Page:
...On The Topic Of Mob Justice

Yesterday, after news came out that a 23-year-old man was killed in Mogoditshane by a mob on suspicion of stealing, debates raged on among Batswana regarding the topic of mob justice. The views and opinions presented in the debate—which spanned over different social media channels— were quite polar and subtly painted a picture of the inequality that persists in our society and ergo the difference in opinions over social issues in Botswana.

The two prominent sides in the debate were those in support of mob justice and those who were against its use as a tool for justice. The former's argument for their support of society taking the law into their own hands was that because of the country's rather lenient criminal justice system, criminals were easily being let out on bail every time they commit crimes, an example being the deceased gentleman who, according to reports, was a habitual criminal who had been out on bail for other crimes when he met his demise over the weekend.

The latter— on the other hand— took a more conservative stance in the argument and were of the opinion that mob justice had no place in a civilized society like our own regardless of the circumstances. They went on to argue that not only was the use of mob justice uncivilized and barbaric, it also undermined the country's rule of law as well as impeding on the human rights of those on the receiving end of such wrath from members of the public.

What stood out to me in the argument, though, was what seemed to be the underlying cause of the wide disparity in the opinion of the opposing groups—the inequality in our country. It appeared to me that most of those who were in support of mob justice were dwellers of low income and crime-infested areas of the country who were experiencing the effects of crime first hand on a daily basis whilst those who were against it were of a more upper-middle-income status and resided in areas much less prone to issues of crime.

As someone who is from a low-income neighborhood and has seen and felt first hand the devasting effects of crime, I can understand very well why sometimes the public found it fitting to take matters into their own hands. Low-income neighborhoods, as I mentioned in this post, are susceptible to high levels of crime as a result of social conditions like liquorlining, unemployment etc and it seems like the government is not willing to do much to curb both these social conditions and the consequent crime so it would make sense that enforcing order by other means like mob justice is the immediate goto option for these terrorized communities.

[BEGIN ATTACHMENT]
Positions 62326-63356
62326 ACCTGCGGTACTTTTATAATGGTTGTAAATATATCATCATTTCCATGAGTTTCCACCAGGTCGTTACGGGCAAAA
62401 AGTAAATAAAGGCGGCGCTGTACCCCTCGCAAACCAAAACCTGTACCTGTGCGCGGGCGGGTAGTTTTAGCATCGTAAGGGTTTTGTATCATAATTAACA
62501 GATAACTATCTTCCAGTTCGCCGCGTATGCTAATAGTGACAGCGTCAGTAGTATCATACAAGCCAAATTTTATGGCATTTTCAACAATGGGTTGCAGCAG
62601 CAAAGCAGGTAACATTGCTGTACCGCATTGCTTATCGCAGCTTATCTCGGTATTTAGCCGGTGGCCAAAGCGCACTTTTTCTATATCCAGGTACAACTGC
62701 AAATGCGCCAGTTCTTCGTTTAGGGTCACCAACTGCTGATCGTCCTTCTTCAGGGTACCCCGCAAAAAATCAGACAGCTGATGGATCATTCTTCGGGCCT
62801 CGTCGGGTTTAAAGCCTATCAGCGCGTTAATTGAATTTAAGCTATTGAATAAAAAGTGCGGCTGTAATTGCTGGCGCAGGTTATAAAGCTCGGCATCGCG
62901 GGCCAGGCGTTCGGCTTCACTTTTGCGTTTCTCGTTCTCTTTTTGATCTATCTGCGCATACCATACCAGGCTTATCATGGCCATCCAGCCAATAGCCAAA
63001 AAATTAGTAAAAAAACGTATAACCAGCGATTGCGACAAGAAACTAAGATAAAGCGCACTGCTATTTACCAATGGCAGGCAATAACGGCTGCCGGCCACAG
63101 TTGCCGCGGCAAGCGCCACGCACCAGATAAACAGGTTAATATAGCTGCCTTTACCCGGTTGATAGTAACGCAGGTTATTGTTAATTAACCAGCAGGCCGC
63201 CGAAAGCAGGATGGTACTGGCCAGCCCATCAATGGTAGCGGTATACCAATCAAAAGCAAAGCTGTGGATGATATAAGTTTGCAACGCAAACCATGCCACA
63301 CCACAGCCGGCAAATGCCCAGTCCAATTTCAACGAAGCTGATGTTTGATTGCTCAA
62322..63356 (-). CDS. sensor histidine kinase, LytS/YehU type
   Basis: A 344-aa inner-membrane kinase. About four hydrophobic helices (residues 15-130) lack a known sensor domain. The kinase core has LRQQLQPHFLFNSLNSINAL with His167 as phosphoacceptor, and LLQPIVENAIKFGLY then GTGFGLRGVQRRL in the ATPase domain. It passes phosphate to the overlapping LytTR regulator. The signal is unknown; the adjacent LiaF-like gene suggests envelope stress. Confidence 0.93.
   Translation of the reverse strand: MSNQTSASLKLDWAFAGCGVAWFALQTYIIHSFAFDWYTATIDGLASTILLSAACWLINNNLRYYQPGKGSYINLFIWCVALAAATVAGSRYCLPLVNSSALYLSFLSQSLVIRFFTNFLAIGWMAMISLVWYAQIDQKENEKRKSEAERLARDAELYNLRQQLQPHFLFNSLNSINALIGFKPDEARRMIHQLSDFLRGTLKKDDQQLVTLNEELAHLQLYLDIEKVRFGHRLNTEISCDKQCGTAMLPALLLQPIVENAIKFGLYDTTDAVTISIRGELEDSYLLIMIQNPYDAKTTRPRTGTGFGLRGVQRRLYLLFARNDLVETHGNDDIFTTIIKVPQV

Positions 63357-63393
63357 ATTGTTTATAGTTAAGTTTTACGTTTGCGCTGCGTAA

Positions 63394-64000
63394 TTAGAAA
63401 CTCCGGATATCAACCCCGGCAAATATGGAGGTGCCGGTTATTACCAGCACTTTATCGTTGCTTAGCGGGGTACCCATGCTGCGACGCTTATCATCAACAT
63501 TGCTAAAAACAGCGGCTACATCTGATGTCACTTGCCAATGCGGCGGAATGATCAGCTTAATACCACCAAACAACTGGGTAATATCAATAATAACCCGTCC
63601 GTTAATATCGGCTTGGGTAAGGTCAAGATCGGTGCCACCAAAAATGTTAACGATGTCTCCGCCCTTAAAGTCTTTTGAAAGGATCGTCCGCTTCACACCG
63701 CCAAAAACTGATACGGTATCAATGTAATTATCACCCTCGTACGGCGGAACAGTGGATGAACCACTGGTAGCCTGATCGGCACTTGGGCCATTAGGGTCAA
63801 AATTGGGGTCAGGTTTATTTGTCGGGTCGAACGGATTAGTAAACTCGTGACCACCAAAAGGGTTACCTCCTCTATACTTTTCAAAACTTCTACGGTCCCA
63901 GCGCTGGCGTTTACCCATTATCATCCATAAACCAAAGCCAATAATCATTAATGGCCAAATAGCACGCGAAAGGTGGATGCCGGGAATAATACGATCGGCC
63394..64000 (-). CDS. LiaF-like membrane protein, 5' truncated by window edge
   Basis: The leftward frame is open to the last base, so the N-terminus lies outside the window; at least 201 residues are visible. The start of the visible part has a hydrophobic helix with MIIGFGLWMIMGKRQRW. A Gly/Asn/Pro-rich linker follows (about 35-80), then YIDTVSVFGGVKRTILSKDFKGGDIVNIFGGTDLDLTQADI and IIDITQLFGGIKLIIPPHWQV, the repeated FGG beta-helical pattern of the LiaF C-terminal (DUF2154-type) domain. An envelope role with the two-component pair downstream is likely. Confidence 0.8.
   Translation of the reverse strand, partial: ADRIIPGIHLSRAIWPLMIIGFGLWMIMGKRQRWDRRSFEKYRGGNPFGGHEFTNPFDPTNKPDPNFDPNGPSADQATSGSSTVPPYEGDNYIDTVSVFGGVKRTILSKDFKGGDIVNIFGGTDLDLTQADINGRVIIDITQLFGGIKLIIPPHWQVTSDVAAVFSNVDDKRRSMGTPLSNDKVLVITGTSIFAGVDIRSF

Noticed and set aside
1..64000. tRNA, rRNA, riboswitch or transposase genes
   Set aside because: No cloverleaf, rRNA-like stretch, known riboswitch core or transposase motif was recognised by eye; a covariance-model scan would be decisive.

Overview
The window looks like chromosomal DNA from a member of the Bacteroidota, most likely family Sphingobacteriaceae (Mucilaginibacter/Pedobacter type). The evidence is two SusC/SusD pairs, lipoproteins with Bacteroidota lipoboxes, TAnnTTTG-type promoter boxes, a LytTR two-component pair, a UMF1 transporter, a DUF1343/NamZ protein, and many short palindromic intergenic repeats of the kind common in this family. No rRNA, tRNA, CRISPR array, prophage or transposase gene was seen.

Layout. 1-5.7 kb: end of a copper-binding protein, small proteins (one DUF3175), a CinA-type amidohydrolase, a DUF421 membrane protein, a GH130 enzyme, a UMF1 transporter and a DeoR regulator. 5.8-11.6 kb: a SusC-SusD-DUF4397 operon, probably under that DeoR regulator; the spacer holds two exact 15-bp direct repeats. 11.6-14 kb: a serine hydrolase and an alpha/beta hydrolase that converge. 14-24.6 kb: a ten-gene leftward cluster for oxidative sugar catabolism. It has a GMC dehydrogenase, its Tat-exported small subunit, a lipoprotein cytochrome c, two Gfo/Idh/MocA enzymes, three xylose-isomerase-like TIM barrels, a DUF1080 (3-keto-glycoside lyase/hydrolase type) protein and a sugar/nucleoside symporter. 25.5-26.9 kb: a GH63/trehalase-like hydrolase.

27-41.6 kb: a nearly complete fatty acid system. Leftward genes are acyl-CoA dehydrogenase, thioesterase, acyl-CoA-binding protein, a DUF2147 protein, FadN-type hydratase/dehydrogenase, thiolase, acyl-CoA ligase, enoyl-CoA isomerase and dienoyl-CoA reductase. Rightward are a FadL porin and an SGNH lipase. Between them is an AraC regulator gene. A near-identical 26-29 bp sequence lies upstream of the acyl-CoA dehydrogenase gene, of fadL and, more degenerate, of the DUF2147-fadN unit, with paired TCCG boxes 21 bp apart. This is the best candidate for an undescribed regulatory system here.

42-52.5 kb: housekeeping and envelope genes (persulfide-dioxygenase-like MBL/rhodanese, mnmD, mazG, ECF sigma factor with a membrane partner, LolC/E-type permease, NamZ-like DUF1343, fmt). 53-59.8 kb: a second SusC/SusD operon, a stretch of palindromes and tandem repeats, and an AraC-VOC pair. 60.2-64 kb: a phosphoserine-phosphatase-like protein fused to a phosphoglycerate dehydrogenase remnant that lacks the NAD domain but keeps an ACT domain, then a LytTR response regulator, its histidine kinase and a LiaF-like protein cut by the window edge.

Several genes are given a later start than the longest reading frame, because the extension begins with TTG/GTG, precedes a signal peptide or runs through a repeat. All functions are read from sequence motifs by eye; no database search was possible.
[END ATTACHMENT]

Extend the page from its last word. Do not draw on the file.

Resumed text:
It is not like these communities enjoy imposing mob justice on criminals to a point where they are always crossing fingers for crimes to be committed so they can blow off steam on a caught criminal. They impose it because their hands are forced as a result of the incompetence of their government in curbing the aforementioned social conditions and the crime that come with them. In the quest to protect their property and their lives, communities end up resorting to taking the law into their own hands because it seems like the government could not be bothered to offer this protection.

From the comfort of their high walls and 24-hour security services, it is easy for the upper-middle-class to quote law textbooks which purport to show the barbarism of mob justice but it is a different situation altogether for people whose families are being terrorized by criminals every day who then get bail and pick up where they left off. What is barbaric is the unrestrained capability of criminals to take the property, lives, and leave life long scars, both physical and emotional, on our people knowing that the worst they are going to get is a slap on the wrist from the country's justice system.

Instead of shunning communities for taking the law into their own hands and imposing this supposed barbarism on criminals in order to protect themselves, the outcry should be directed on the reason these communities find it necessary to present themselves as judge, jury, and executioner—the incompetence of the government in protecting them.

For as long as police patrols and response rates to crime complaints continue to be dependent on the affluence of the neighborhood and the justice system keeps letting criminals roam the streets and do as they please, communities will continue to do whatever they can to protect themselves, regardless of how "barbaric and uncivilized" the means to attaining that protection are.